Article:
47 Ronin


Action / Drama

Rotten Tomatoes Critics - Rotten 16%
Rotten Tomatoes Audience - Spilled 48%
IMDb Rating 6.4 10 495


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Plot summary

Uploaded by: FREEMAN
November 19, 2022 at 09:44 PM


Top cast

720p.WEB 1080p.WEB
1.16 GB
Japanese 2.0
23.976 fps
2 hr 9 min
P/S ...
2.15 GB
Japanese 2.0
23.976 fps
2 hr 9 min
P/S ...

Movie Reviews

Reviewed by massaster760 8 / 10

Ichikawa proves his worth as a director (again).

The year is 1701, the setting Japan. In a relatively peaceful time, a reception held for envoys of the emperor, ends in a confrontation between two lords, which in turn would become the catalyst for one of the most famous stories of Japanese history. A story so famous it reaches mythical proportions and is widely regarded as Japan's national legend.

The 47 Ronin (1994) is one of the many celluloid re-tellings of this famous story. Directed by master director Kon Ichikawa, 47 Ronin is basically a revamp of late 60's Japanese Samurai Cinema. Considering that Ichikawa made most of his greatest films in this time period (or before), the style of this film is going to be a foregone conclusion for those familiar with the director.

As with most films of the genre, 47 Ronin is not an action film, most of the films time is devoted to the character development of Oishi Kuranosuke (expertly played by Ken Takakura), a chamberlain of the Ako-Asano Clan who loses his master to Seppuku. The Asano Lord was forced to commit suicide because of his provoked attack on Lord Kira during the reception for the envoys. In the aftermath, Oishi disbands the clan publicly and at the same time recruits a crew of 47 samurai. They patiently prepare their plans for a year and a half and then storm the fortress of Lord Kira in a mission that-succeed or fail- will ultimately end in their deaths.

Kon Ichikawa leisurely unfolds his version of this classic, with beautiful cinematography,intricate set-pieces, and detailed wardrobes. Kon's shots of autumn trees and winter pagodas are breathtaking, and his perfectly framed shots work hand in hand with the highly detailed sets and costumes. Particularly, the Ako-Asano's black and white battle armor is truly fearsome looking.

The action is characteristic of 60's Jidai Geki films; opponents square off, one or two strikes are exchanged, the kill shot, and the the obligatory geyser of blood. Although 47 Ronin is a bloody film it's not as bad as some of the more exploitational samurai films of the early 70's (such as the Lone Wolf series). And though the films action sequences are sparse, when they finally happen they are expertly directed and choreographed and are sure to please fans of the genre.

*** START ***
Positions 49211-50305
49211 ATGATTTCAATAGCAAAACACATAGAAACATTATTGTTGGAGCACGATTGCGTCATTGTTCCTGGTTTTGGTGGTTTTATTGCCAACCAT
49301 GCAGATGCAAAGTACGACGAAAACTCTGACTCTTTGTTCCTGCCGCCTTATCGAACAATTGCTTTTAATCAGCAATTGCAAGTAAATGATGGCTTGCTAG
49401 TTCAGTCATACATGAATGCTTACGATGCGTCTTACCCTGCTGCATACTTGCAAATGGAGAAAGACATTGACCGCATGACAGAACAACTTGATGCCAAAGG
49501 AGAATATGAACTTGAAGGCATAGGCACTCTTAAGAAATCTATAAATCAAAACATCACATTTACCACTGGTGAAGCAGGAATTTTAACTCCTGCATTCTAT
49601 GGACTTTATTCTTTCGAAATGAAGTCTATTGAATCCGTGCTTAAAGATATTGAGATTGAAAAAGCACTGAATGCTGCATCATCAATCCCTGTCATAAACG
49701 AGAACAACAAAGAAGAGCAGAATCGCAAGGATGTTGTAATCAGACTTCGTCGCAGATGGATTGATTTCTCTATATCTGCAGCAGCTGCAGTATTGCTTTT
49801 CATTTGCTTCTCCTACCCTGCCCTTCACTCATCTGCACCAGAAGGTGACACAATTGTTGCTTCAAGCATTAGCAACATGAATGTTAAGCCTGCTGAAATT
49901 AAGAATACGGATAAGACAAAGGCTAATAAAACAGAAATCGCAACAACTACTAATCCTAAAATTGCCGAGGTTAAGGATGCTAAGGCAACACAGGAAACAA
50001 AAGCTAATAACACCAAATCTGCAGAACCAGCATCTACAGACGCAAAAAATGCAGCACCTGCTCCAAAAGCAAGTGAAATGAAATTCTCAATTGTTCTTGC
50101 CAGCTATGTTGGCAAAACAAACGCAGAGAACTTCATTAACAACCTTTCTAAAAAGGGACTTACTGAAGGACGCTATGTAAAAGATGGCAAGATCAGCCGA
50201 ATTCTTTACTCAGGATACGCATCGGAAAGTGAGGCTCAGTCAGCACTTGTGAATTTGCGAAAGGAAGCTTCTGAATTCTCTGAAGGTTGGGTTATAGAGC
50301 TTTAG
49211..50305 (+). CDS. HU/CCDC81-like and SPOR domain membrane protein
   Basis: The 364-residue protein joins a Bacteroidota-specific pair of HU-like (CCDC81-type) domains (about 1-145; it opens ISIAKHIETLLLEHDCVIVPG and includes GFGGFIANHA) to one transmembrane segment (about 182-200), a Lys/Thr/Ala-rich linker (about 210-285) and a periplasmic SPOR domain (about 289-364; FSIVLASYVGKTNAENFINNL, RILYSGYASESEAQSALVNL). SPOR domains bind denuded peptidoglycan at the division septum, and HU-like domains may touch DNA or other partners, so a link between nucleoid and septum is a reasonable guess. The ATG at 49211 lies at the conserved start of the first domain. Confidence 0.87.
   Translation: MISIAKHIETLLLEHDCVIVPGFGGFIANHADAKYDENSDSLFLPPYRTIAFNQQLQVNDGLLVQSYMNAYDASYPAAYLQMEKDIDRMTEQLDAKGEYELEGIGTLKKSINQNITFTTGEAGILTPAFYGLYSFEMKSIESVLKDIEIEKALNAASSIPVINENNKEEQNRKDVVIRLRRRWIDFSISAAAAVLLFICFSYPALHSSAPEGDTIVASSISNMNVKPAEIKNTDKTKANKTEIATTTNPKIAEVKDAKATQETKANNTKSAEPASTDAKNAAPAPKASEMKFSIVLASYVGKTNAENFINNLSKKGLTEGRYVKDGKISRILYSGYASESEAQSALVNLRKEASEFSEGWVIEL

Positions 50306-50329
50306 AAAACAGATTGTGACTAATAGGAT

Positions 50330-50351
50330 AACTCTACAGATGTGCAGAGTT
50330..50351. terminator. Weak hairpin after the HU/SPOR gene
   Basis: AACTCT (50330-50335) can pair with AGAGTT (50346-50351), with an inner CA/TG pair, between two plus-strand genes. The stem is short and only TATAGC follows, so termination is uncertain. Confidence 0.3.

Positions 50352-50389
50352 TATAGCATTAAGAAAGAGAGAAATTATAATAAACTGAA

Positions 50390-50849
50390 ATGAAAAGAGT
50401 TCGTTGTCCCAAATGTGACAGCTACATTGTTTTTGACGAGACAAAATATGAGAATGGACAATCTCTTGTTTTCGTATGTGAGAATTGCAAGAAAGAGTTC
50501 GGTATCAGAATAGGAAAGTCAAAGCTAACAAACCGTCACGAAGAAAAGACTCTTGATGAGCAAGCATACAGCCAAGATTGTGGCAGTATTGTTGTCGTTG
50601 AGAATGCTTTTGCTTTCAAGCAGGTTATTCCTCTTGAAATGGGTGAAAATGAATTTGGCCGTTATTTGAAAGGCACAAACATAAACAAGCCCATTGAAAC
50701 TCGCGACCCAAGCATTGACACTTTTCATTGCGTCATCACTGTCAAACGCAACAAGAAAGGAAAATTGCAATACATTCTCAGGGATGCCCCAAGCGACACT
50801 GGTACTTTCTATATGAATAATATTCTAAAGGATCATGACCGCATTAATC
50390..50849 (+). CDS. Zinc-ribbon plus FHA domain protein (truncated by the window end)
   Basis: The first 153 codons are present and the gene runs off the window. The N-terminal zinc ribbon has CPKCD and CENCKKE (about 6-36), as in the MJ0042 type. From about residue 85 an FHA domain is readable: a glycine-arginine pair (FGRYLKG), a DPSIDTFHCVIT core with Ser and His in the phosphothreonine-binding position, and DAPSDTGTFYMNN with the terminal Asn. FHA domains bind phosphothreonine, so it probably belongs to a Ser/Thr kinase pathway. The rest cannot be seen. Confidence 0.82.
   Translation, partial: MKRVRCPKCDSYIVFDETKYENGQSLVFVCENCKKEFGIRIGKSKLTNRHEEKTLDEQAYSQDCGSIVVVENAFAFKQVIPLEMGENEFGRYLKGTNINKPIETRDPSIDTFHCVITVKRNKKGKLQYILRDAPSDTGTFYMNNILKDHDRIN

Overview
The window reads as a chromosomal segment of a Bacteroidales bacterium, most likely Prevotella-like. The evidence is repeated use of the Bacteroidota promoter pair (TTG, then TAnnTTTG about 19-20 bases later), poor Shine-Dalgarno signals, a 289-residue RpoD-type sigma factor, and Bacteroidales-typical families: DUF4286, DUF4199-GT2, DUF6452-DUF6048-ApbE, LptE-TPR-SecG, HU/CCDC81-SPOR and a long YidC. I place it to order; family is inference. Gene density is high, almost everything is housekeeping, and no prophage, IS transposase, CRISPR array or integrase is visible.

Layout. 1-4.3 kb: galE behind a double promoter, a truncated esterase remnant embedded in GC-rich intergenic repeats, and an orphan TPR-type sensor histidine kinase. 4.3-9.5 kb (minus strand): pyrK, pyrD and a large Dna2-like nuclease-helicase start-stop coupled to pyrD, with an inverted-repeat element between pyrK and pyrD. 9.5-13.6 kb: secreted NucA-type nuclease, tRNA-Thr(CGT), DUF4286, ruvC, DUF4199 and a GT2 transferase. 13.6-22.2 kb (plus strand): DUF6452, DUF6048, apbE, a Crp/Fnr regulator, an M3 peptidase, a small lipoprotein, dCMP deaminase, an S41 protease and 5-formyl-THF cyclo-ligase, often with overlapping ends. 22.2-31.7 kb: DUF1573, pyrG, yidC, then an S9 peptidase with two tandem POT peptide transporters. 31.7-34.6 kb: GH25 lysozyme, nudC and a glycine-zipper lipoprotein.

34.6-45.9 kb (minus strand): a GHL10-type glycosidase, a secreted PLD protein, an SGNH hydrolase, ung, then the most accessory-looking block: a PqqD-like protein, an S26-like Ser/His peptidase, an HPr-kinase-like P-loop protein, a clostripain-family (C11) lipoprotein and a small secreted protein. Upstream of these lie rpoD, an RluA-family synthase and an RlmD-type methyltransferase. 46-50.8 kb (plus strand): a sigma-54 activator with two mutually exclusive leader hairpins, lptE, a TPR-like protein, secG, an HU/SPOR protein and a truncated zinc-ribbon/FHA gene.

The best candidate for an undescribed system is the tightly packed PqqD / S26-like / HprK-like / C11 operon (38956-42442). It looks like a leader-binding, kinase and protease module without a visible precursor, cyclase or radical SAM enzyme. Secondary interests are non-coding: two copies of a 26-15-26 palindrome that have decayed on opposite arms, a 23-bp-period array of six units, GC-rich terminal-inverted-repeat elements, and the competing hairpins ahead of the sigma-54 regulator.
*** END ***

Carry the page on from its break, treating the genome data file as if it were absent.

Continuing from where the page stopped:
Although this is a great film, in terms of plot, cinematography, acting, and action. I have to say that the films slow plotting tends to drag in spots and the films narration tends to get annoying after awhile. Plus the constant jumps in location tend to get a little confusing. I urge anyone interested in this film to read a little of the history behind it, as this will save the viewer from being confused by the story.

Bottom Line- 47 Ronin should be seen for Ichikawa's expert direction and cinematography. It does tend to bog down at points but fans of samurai flicks will find delight in this film.

Reviewed by planktonrules 4 / 10

Not a particularly good version for non-Westerners to watch.

Unlike other versions of this story that I have seen (and I've seen at least 3 or 4 others), this one begins well AFTER much of the plot has passed and so much explanatory exposition occurs in the first 20 minutes of the film. Then, when the film flashes back 20 months, it STILL goes back to AFTER the important events have occurred (when an official tried to kill one of the Shogun's trusted men). So is the 1994 version of "The 47 Ronin"--a completely non-sequential version of the story is told.

The 47 Ronin is a classic Japanese story, and I assume that practically every adult in the country is very familiar with the story. So, for a Japanese audience, this version of the story would probably work great. However, for those NOT familiar with the story, it's very confusing and told in a very roundabout manner and is quite confusing. Because there must be about a dozen other versions out there, I say try them first. Though, try also to avoid the recent Keanu Reeves version simply because it's pretty stupid.

Reviewed by reid-53 8 / 10

The agony of sacrificing the beauty of life

This is one of my favorite Japanese movies of all time. The story of the 47 ronin is historical fact. The details around which the film is set are not under dispute. However, what this film is about is not so much the actual revenge of the 47 ronin again Lord Kira; it is rather about one man's resolution to let go of life - and how much he loves his life - to sacrifice it for the call of honor and revenge. The film portrays a sharp dichotomy between the bounds of honor that the main protagonist is trying to uphold and the simple beauty he finds in life. Ultimately, it is a movie about sacrifice, and the bittersweet satisfaction thereof.

I would highly recommend anyone interested in seeing this movie first read some historical background on the tale of the 47 ronin. The film operates largely on the assumption that the viewer is familiar with the tale. Knowing the basics will make understanding it much easier.

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